Let the wordsmiths inspire you all to create

For the next few days, Galway is the epicentre of all things literary on this island. Even if you had not been reminded by the massive pencils located here and there in the streets, you would know that there is a heightened sense of creativity. You would get the feeling that there is something on, that the fine china has been taken out, the grass mowed, the sunshine coming west at last.

Cuirt is one of those festivals that has traditionally hidden its light under a bushel. It is only when you look at the breadth of its programme that you see just how influential and ambitious it is. It brings together the shining lights of the industry; it gives them an opportunity to come west to inspire and to educate.

But what do festivals like this achieve beyond an annual get-together?

One would hope that they would result in a synergy of knowledge and experience so that the facilitators of such events can become the motivators of those who have the skills with words and language and hand to create the art that will mirror our lives and tell our stories in the decades ahead.

We have lived through some extraordinary times since 2020 — an unflappable generation well flapped by technology and illness and war and by the world’s willingness to be seduced by the soft tickling language of populism and xenophobia.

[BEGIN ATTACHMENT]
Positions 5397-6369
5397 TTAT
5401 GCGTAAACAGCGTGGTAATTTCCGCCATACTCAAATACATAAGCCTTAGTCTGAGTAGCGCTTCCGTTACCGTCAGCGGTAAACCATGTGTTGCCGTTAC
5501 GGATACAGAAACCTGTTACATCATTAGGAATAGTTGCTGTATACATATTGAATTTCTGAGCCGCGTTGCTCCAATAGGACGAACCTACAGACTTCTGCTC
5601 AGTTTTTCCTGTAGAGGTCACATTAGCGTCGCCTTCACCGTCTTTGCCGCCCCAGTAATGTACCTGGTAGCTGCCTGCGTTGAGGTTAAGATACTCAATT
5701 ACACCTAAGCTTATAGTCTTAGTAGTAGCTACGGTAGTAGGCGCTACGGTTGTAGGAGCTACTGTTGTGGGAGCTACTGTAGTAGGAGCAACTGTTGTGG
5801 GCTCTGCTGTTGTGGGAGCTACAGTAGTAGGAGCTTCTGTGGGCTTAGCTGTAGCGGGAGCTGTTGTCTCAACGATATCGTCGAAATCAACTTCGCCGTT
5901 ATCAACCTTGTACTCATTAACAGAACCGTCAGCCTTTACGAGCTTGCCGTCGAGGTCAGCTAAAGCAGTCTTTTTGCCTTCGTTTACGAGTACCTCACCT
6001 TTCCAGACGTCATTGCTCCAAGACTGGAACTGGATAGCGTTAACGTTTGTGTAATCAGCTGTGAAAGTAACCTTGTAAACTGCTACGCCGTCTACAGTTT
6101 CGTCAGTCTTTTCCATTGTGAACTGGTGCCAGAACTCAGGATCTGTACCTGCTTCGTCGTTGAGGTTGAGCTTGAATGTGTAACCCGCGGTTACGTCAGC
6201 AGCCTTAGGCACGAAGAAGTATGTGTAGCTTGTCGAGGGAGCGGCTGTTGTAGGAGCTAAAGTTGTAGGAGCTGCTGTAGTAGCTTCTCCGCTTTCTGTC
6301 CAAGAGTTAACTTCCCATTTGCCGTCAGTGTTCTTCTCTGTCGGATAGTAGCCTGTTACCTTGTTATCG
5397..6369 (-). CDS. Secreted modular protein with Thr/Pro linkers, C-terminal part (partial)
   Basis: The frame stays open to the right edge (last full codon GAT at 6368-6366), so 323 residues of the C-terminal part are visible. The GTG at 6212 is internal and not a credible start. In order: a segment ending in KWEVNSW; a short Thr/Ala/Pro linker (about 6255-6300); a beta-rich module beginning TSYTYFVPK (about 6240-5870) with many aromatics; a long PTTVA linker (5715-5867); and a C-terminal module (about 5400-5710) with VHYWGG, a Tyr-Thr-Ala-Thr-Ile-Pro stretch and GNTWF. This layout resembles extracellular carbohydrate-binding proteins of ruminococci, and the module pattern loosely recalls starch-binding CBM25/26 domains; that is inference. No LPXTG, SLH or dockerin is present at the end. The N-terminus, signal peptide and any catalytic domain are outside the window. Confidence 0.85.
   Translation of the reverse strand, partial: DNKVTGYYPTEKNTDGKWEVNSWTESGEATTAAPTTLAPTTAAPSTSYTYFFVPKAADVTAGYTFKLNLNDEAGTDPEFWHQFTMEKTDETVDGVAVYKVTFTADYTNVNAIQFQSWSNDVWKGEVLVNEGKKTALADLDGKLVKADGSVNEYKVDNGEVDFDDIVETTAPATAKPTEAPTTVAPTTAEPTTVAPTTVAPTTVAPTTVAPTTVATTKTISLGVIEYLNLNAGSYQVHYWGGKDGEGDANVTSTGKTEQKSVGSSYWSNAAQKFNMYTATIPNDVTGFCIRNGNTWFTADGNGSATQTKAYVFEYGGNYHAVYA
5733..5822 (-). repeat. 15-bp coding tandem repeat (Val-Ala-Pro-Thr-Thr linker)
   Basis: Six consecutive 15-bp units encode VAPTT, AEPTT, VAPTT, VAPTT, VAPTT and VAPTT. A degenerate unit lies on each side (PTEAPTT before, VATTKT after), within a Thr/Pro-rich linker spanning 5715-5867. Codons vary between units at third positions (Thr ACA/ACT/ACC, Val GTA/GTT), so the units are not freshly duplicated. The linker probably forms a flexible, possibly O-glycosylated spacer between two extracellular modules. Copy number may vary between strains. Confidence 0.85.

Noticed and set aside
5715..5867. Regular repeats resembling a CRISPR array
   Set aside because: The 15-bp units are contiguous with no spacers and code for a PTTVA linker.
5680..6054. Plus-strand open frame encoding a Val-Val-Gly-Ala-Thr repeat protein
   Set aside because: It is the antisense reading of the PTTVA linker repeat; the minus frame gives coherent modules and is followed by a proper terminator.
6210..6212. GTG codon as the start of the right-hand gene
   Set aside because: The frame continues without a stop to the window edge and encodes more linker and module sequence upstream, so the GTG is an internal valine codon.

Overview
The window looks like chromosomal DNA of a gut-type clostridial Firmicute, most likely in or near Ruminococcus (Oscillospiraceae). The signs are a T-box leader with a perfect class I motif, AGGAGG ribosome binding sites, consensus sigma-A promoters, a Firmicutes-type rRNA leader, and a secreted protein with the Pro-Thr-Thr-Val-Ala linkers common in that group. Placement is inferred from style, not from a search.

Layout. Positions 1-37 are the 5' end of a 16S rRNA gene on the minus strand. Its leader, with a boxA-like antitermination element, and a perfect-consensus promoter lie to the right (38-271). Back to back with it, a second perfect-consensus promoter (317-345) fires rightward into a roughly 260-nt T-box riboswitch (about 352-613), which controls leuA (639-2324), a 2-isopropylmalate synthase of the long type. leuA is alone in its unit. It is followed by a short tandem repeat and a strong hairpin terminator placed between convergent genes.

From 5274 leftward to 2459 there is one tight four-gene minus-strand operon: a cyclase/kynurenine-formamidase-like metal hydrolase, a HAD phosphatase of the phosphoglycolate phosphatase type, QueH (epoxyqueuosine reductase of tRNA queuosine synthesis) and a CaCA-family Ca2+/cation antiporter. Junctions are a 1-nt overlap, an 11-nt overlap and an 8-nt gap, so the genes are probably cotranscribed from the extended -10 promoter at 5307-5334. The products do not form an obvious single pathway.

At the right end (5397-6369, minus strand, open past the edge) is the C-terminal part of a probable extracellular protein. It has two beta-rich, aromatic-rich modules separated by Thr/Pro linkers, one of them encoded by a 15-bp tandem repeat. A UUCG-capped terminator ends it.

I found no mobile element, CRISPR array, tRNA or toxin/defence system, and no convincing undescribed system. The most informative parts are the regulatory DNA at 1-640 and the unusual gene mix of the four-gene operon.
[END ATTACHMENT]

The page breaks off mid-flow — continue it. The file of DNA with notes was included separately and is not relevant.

Things happened because we allowed them to happen, others happened because they were out of our control. It is that juxtaposition that sits at the crossroads of art and literature and creativity and empathy and integrity and authenticity; that pot pourri that sends scents of inspiration to those who sit with a sharpened pencil guarding the blank vellum that awaits.

Not that any of the past decades were uneventful, but the events globally and more importantly, locally over the past three years have changed us beyond recognition.

It is incumbent on our writers and poets and filmmakers and artists to reflect how the past few years have altered us, what they have taught us about ourselves, and how we can use this to best effect when planning the type of society we want to have for the rest of this century and beyond.

So to all the writers who are guests to our city, we say we welcome you; we hope you will enjoy the hospitality, the openness, the proximity of our place; and in return for the fresh Atlantic air that we will allow you to inhale to refresh the mind, you will do your bit to create, and also to be unselfish in your willingness to inspire others to create works .

Many of those who attend Cuirt as audience members do so because they want to learn. They come to hear from the finest exponents of the craft. I hope that you all too will take on board the responsibility you have to record and create stories and narratives that will tell of this time, long after we have passed.

You are guardians of the words. Remember, it is not writers who are sacred, but the words they carry in a side satchel. These words deserve respect. If you get the right ones in the right order, you can nudge the world a little or make a poem which children will speak for you when you’re dead.


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